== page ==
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Afghans Warn United States Against Complete Pullout

U.S. Marines conduct a training session for Afghan local police in Helmand Province. The United States and its NATO partners are racing against the clock to train Afghanistan's 350,000-strong security forces.
KABUL -- Afghan officials and lawmakers are warning Washington not to consider a "zero option" of withdrawing all U.S. troops from the country after 2014.

"It is a factual possibility, it is possible that all [U.S.] forces would withdraw from Afghanistan," Abdullah Abdullah, the leader of the opposition group National Coalition of Afghanistan and a former foreign minister and presidential candidate, told Radio Free Afghanistan. "But, if until that time the Afghan government does not fulfill its responsibilities, as it has failed so far, then the withdrawal will have a negative impact on the situation in Afghanistan."

Abdullah's concerns were echoed by other leaders in Kabul.

"If Americans pull out all of their troops without a plan, the civil war of the 1990s would repeat itself," says Naeem Lalai, an outspoken lawmaker from the volatile Kandahar Province, the birthplace of the Taliban. "[A full withdrawal] will pave the way for the Taliban to take over militarily."

The reactions come after the White House said it was considering all military options ahead of a meeting set to take place on January 11 between U.S. President Barack Obama and Afghan President Hamid Karzai in Washington, D.C.

On January 8, U.S. deputy national security adviser Ben Rhodes called a complete pullout of troops "an option that we would consider." But he made it clear that a decision on post-2014 troop levels is not expected for months and will be made based on two U.S. security objectives in Afghanistan.

He listed those objectives as denying a safe haven to Al-Qaeda and ensuring Afghan forces are trained and equipped so that they ultimately can secure the nation.

Opening Gambit?

Some Afghan lawmakers view this announcement before the meeting in Washington as a possible opening move for what could be tough talks between Obama and Karzai.

"It is a kind of political game," says Afghan deputy Shukria Barekzai. "Probably they may like to show the worst picture for the entire world, probably they may pass a very happy message to the insurgents -- the Taliban and extremist groups in the region -- that, 'Guys, we will welcome you to the land, we are leaving', but whatever was the reason of that kind of message, I condemn it because officials should be responsible."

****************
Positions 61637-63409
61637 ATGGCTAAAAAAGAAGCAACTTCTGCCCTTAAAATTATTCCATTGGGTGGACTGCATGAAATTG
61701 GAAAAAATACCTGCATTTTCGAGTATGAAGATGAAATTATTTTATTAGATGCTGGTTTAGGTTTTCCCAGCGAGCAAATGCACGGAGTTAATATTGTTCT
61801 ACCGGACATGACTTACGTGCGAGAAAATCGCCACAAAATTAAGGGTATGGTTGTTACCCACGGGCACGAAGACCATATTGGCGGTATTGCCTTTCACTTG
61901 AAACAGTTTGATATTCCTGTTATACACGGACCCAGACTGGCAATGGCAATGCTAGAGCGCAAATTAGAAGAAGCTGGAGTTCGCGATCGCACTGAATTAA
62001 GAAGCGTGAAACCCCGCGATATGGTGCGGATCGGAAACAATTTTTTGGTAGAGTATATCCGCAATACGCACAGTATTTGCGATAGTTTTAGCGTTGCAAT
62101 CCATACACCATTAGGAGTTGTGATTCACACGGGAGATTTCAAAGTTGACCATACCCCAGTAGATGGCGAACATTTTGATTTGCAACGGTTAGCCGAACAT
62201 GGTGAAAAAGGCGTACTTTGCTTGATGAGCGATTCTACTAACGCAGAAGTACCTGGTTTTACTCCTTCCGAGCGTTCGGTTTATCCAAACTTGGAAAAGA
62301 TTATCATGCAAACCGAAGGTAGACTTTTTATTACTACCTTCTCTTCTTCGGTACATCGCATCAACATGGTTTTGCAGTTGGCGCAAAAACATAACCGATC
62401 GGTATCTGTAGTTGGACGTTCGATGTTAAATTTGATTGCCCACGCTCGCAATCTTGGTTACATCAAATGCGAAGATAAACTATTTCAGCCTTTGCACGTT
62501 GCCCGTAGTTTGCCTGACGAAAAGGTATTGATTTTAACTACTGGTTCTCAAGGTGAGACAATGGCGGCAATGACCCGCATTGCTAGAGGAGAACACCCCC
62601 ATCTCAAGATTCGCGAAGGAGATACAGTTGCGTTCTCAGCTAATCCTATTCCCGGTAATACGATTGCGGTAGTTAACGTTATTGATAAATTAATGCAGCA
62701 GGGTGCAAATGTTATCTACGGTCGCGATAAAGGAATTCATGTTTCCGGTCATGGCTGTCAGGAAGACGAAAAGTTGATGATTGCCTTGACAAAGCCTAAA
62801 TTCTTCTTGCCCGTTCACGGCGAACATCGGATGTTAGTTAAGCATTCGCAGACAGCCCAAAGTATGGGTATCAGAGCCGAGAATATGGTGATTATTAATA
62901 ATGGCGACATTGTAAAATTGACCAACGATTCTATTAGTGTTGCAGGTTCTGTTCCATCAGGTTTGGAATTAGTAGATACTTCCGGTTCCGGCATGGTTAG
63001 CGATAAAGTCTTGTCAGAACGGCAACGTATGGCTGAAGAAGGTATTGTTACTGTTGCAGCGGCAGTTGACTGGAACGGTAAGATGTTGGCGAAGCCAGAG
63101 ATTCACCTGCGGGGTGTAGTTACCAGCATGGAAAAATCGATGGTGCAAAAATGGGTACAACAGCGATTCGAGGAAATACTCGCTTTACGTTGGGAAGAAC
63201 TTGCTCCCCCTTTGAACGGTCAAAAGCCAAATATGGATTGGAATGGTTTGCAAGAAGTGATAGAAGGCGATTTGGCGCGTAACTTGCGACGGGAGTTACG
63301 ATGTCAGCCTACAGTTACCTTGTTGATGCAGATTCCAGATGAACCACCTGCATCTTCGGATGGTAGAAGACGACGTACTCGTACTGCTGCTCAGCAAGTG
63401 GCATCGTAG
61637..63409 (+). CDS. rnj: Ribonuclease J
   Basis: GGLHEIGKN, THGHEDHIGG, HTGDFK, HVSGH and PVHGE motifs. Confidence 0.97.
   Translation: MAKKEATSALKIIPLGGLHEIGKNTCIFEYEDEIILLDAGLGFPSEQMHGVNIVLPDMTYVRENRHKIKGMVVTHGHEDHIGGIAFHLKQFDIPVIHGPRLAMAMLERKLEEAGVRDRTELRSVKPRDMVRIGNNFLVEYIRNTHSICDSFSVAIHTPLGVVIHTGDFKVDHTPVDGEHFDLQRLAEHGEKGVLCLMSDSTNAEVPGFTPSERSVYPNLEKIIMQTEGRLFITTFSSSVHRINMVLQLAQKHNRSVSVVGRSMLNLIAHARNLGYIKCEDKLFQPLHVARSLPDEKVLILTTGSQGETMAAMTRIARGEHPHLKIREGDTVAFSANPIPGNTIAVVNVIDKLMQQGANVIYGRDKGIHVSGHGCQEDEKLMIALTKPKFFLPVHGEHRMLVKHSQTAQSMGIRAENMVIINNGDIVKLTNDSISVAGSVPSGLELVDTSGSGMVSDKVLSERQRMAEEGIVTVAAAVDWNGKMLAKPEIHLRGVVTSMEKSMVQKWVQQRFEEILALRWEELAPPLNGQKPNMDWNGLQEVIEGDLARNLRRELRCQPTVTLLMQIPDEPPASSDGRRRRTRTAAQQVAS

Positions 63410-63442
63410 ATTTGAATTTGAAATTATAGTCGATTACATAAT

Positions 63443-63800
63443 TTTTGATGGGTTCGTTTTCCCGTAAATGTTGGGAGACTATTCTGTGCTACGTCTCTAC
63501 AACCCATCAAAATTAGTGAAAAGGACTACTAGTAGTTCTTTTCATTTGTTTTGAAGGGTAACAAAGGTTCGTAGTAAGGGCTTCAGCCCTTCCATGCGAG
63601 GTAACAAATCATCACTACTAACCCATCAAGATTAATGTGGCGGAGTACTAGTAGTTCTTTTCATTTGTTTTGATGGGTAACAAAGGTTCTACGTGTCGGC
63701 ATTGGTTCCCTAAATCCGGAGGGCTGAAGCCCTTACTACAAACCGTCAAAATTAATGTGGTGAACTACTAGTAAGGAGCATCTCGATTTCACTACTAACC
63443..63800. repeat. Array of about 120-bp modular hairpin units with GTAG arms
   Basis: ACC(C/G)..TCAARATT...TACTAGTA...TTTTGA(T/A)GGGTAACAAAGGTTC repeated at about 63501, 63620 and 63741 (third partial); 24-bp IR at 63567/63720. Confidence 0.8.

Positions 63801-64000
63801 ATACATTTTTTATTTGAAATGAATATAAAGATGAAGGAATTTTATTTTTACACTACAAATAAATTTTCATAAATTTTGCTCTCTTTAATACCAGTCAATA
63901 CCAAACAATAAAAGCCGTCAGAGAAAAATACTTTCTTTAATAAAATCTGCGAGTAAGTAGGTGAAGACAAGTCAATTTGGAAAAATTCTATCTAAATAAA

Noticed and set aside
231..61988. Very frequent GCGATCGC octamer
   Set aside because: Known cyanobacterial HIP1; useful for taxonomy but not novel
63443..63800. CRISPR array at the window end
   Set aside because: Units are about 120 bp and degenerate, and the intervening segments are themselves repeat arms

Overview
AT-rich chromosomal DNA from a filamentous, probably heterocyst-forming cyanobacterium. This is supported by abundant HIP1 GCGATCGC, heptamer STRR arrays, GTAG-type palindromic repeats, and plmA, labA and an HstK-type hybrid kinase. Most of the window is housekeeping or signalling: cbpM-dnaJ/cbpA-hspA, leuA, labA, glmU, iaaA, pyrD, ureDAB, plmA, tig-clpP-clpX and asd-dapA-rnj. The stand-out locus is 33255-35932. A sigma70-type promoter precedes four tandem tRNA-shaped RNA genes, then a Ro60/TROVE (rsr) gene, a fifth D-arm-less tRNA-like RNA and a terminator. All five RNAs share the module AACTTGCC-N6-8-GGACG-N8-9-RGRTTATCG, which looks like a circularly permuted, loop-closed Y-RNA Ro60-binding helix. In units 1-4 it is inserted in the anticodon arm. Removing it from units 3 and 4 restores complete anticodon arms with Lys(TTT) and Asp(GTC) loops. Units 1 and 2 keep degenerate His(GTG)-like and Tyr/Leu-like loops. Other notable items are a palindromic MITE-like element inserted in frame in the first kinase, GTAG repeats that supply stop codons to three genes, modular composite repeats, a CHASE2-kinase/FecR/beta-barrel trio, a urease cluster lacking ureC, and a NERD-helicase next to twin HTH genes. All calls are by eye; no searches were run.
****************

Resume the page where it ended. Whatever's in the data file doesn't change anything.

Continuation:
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The U.S. and Afghan presidents are to speak directly about how many troops should remain in Afghanistan after the NATO-led combat mission ends there in 2014. But the subject is complicated by difficulties both sides are having in ongoing discussions of a status-of-forces agreement that would authorize a future U.S. troop presence.

One tough question is which country would exercise criminal jurisdiction over U.S. military personnel who remain after 2014. A refusal by Iraq to grant immunity to American soldiers ended the U.S. military presence in that country a year ago.

On the streets of Kabul, ordinary citizens like Salahuddin Khan greeted the news that Washington could consider a complete pullout of forces after 2014 with trepidation.

"If all U.S. troops leave Afghanistan after 2014, the civil war will start once again, because we have experienced civil war in the past and it will happen again if all troops go home," Khan says.

But others, like Kabul resident Farhad Jan, believe the Afghan National Army would be ready to take charge of security.

"I think it is necessary for U.S. troops to withdraw from Afghanistan because our national army is capable enough to defend and save the country in any situation," he says.

NATO and its partners are racing against the clock to train Afghanistan's 350,000-strong security forces, but questions remain over how they well they will be able to tackle insurgents in the face of intensifying violence.

The United States has about 68,000 troops in Afghanistan and that number is expected to reduce sharply ahead of December 31, 2014 -- the official end date for the NATO-led combat mission.

Washington officials have privately said the White House is seeking a post-2014 presence of between 3,000 and 9,000 troops, which is significantly less than the 6,000 to 15,000 number given by the top U.S. commander in Afghanistan, U.S. General John Allen.

Written by Charles Recknagel, based on reporting by RFE/RL's Radio Free Afghanistan and Reuters